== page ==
10 things about papa
We're about half way through the novena of Masses for the repose of the soul of the Holy Father, John Paul II and I think I've finally come up with some things to say.
I shall attempt to list them, in order of personal importance. Many things are reiterations of what I have read throughout the last week or so.
1. JPII was, in many aspects, a father-figure and very much like a family member. He was always there in my life-time. And, like any good parent, I'd only just begun to fully appreciate and understand all that he did for me in my lifetime. Yes, I said me. The Holy Father accomplished much in his lifetime and touched many millions (perhaps a billion) people. I include myself among those people. I take his passing very personally. I'm sad that he is no longer here in this world for me to continue to learn from him. I'm left with loads of books and letters though. I look forward to being ready to read them all. I find his words soft and reassuring.
2. I was about $2,000 short of actually getting to visit the Vatican. Matt & I debated vacation locations and ultimately had to pass up a tour of Italy because of our budget. If we would have had the money, I'd not be writing this. I might be in line at the Vatican. I'm still trying to wrap my thoughts around what this means for me. Does it mean that it's OK that I wasn't able to make this pilgrimage because I wouldn't have gotten to meet the Pope anyway? Does it mean that I should have tried harder and spent less and been more frugal so that I could have attended his funeral? I feel some amount of guilt for not choosing to go on that tour. (see above reference to family member)
3. Even though I am not in Italy right now, I have experienced something wonderful this week. Yesterday, I took a marvelous roadtrip in beautiful spring sunshine to my alma mater & attended a dinner honoring a wonderful professor. Sister Ann was a biologist and advisor of the Respect Life Club on campus, among many other things. She reminds me of JPII. Perhaps that's a story for another day.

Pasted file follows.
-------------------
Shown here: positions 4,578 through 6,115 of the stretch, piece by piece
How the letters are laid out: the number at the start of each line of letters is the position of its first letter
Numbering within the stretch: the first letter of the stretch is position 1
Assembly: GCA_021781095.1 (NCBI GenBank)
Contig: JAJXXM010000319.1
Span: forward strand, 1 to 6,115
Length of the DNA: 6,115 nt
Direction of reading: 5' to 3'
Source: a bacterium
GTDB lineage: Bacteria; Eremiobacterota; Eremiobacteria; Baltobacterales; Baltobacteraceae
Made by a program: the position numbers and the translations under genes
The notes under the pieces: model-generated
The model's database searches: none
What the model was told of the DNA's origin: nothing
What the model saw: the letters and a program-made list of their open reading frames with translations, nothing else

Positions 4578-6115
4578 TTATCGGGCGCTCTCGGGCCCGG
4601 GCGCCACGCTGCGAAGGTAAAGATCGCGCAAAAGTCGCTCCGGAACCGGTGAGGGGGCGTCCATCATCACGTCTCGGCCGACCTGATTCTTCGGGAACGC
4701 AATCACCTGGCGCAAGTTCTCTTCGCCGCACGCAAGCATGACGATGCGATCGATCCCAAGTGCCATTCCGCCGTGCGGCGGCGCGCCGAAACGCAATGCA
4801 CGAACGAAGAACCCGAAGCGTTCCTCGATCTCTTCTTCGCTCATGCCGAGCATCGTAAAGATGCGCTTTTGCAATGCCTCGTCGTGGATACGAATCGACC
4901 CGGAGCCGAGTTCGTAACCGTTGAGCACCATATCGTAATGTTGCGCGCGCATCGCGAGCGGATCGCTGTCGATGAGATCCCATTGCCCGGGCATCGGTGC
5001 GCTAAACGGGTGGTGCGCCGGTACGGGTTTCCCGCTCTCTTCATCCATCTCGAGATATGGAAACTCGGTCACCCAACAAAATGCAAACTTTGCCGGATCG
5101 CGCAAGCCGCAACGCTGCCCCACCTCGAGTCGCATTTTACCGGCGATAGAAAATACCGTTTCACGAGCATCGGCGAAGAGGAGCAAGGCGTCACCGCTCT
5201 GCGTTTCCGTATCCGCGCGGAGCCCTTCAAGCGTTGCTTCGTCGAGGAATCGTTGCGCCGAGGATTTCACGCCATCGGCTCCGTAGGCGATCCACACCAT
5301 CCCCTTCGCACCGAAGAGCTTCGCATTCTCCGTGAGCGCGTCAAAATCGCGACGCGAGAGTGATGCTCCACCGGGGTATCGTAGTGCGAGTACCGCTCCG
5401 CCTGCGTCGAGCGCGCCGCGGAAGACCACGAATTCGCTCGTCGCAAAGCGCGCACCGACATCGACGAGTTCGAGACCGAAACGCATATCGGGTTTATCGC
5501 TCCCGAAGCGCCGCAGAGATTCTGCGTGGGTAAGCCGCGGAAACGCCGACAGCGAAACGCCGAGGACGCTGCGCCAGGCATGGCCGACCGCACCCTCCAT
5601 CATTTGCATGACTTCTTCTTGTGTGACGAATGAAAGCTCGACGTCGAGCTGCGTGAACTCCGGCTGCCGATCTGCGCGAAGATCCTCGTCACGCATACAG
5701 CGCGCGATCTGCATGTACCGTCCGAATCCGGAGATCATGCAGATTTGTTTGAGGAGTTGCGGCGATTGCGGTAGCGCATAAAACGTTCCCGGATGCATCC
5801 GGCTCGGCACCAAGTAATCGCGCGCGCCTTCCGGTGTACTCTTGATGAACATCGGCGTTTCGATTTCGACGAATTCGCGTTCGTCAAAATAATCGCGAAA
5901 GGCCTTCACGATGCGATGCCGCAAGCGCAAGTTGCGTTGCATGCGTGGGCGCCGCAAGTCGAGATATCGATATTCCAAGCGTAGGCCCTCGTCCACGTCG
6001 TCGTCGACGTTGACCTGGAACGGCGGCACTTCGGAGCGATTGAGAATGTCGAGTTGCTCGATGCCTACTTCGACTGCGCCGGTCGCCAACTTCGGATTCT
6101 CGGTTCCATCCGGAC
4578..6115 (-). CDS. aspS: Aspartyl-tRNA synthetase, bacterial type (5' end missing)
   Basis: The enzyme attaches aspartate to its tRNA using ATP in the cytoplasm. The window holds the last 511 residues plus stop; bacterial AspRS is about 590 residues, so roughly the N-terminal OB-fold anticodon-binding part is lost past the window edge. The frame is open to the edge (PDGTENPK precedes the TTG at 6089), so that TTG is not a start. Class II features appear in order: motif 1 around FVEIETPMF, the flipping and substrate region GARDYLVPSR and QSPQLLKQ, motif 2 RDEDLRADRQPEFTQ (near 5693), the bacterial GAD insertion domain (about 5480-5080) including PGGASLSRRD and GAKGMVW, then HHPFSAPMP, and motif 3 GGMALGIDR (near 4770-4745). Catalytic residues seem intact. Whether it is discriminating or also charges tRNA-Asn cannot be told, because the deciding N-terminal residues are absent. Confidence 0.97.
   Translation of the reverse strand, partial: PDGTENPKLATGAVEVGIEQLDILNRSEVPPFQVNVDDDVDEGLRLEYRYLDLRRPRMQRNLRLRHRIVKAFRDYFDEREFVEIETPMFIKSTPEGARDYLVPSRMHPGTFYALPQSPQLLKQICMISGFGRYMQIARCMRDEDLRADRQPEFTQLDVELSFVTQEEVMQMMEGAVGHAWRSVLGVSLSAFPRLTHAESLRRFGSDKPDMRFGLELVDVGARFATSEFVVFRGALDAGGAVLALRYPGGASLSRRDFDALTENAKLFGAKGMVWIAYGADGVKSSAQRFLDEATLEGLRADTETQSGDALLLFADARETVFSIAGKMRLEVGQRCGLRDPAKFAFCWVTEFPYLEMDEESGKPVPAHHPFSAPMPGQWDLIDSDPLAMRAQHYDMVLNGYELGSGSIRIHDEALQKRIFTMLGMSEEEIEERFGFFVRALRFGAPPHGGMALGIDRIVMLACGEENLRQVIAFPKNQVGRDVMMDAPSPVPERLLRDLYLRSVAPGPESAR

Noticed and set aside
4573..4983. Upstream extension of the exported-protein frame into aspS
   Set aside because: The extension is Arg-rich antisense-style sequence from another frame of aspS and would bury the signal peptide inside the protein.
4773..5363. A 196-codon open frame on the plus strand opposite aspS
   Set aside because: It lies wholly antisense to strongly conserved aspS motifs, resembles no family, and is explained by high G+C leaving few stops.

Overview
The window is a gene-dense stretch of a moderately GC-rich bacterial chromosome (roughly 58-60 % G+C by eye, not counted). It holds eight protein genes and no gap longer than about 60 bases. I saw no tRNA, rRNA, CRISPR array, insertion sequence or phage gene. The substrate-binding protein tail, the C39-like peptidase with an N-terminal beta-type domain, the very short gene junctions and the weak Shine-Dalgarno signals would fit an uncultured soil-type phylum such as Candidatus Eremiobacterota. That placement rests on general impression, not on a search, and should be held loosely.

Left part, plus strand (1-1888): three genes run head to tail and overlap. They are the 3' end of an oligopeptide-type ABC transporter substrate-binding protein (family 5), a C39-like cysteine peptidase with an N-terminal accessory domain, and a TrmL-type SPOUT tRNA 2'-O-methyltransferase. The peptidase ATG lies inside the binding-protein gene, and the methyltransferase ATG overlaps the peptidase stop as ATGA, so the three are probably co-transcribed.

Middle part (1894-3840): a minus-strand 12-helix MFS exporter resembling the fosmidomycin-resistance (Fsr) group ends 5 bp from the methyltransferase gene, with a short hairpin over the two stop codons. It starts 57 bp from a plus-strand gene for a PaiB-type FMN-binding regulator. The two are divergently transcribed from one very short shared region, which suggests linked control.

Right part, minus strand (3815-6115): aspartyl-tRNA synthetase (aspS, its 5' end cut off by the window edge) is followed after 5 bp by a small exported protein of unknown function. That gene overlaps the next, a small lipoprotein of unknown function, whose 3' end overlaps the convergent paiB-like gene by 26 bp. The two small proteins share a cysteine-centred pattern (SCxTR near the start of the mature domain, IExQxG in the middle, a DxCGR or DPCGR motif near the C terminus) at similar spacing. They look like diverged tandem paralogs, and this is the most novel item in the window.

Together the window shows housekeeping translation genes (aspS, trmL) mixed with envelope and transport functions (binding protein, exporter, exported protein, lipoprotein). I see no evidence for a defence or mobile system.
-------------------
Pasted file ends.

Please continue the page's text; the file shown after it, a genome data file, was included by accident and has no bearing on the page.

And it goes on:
4. I love that John Paul II loved young people, especially teens and young adults. People from about age 12 to age 35 often seem to need the most love... so many people seem to want to brush off the youth with their crazy ideas as unimportant. The Holy Father embraced the youth, called out to us and reminded us that we are the future and we have the ability to shape our lives to love and serve God and to help make the world a better place.
5. John Paul II wrote and spoke out about many many issues. The media keeps referring to his writings and things he said as "his teachings." I wouldn't exactly call his work his "teachings" but more of his "method of teaching". The things JPII has said and written were already and have been for a very very long time a part of Church teaching. He just wanted to help us all to understand.
6. I like the Church's teachings on all of these things that the media seems bothered by. I might not always understand them or agree with them, but I try my best to live with and follow them. I'm glad to have lived my life thus far under a pontif who saw the importance of teaching us about these things.
7. I'm glad that so many of the mainstream media stations are covering the death of the Pope, even if half of what they report is rubish. JPII was not only the leader of the Catholic Church on Earth, but he was also head of the Vatican City which is a country. He's a head of state and as such he deserves at least that much attention on the news. I watched hours of news coverage on the death of Ronald Reagan while on my honeymoon (well, ok, so maybe not hours, but it was on every time we turned on the TV). We can handle this much coverage of the Pope and we can fly flags at half-staff. I'd like to think that our media could afford such coverage and attention when any head of state dies.
8. Amongst all the rubish, I'm excited to see news programs interviewing people who defend the Church's teachings and, as one priest said, "if it ain't broke, don't fix it."
9. Catholics do not worship the Pope. See 1.
10. I do not believe that the Pope is man-appointed. He is elected by the college of cardinals through prayer and the guidance of the Holy Spirit. God picks, cardinals write.
I apologize for not providing a link to everyone who has inspired me with a thought or who has said something that made me think "hey I agree with that, too". I know that much of what I have written has already been expressed elsewhere. The blog-o-sphere is a buzz with a lot of good thoughts. My inspiration comes from my side-bar.
posted by Amy : 4:37:00 PM